The same novice foreigners that had began to plan trips around Korea now found themselves with perpetually dry throats and encrusted noses. But these couldn't undermine the budding optimism. The heating was turned down and shoulders were shrugged free of their coats. The streets began to fill with people again, loitering about the food stalls, dawdling about in the parks with their cameras, where the naked twigs of the plants were beginning to bud with green, white and pink.
 
Cherry blossom festivals began around Korea, sometimes before the flowers they were honouring. When the blossoms did arrive they arrived en masse, great shimmering clouds of petals that were hard to focus on, and that seemed to dissolve into the sky. Hardly had the flowers bloomed before the off-white sky swept them away with the first and only shower of March. One weekend the flowers were not yet out, by the next the faintest tremor in the atmosphere would dislodge snowstorms of petals to insinuate themselves into the hair and clothes of the weekend crowds that clustered wherever a tree stood. And the petals were gone and the trees were green.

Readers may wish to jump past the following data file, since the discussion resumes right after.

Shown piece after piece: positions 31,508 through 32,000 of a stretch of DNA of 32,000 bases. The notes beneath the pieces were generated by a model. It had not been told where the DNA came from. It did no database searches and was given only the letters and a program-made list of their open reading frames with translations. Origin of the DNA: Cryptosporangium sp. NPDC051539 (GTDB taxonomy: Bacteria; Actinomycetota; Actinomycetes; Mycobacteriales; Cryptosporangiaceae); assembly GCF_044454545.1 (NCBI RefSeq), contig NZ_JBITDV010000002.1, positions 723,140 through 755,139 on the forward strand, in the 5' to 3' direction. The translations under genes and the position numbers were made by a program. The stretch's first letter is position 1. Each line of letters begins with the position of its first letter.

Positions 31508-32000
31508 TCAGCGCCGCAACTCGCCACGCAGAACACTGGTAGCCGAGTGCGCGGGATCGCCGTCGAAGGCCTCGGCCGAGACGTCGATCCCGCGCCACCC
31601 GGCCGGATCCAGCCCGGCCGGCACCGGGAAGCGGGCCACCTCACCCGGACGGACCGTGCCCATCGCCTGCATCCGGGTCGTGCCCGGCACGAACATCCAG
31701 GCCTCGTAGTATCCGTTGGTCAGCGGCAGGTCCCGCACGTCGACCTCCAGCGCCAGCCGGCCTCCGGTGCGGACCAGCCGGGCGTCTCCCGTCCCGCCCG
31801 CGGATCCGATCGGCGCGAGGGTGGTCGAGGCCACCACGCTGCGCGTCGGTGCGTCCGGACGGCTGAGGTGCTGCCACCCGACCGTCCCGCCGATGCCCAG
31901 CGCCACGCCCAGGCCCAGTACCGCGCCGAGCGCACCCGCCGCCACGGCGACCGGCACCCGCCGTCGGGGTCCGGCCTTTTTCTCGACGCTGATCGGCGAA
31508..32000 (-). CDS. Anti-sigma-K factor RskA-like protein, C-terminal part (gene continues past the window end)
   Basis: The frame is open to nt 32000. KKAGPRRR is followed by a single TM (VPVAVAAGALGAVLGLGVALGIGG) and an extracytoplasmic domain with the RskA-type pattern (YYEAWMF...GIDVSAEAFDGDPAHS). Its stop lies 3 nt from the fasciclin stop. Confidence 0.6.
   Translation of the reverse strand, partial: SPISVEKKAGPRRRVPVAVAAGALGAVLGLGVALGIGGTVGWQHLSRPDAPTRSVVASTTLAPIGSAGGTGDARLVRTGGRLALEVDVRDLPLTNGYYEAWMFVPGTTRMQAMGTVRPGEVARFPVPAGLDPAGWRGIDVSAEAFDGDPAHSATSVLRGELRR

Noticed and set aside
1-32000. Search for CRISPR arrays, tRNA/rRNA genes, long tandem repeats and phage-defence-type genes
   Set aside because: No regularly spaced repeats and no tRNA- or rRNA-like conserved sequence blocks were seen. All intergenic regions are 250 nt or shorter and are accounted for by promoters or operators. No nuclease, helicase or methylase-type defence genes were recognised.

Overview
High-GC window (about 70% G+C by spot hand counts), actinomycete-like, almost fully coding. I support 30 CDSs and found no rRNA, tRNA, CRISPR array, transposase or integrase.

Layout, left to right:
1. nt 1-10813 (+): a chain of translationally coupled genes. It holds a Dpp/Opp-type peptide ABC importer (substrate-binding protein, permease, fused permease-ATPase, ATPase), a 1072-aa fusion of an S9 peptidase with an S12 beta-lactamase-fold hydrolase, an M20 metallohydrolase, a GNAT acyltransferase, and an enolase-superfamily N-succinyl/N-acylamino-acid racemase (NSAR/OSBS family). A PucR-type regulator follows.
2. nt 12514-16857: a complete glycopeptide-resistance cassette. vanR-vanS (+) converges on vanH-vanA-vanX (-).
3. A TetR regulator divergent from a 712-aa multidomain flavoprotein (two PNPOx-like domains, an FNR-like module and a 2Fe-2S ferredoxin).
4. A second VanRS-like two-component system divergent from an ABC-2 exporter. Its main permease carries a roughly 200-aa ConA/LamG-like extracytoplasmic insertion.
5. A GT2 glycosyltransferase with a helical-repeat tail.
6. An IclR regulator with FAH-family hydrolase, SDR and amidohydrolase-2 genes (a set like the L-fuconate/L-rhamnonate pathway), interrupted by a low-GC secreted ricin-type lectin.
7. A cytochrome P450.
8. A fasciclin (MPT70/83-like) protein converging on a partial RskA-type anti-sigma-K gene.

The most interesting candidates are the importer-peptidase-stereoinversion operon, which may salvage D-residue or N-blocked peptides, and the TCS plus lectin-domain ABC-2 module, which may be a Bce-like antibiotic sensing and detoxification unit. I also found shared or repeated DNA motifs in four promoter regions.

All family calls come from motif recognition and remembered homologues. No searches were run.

The ducks too, disappeared, mid-week and again in the blinking of an eye. One morning on the way to school that sat, shaggy and honking in the morning sun. The next day their muddy lots were empty and lonely.
 
I visited Gongju, I visited Daejeon, I visited Yeouido island in Seoul, I visited Gongju again. I dedicated each weekend to the search for cherry blossoms, and everywhere I went I found them, but they were always too young or too old, and then they were gone, the trees turned green.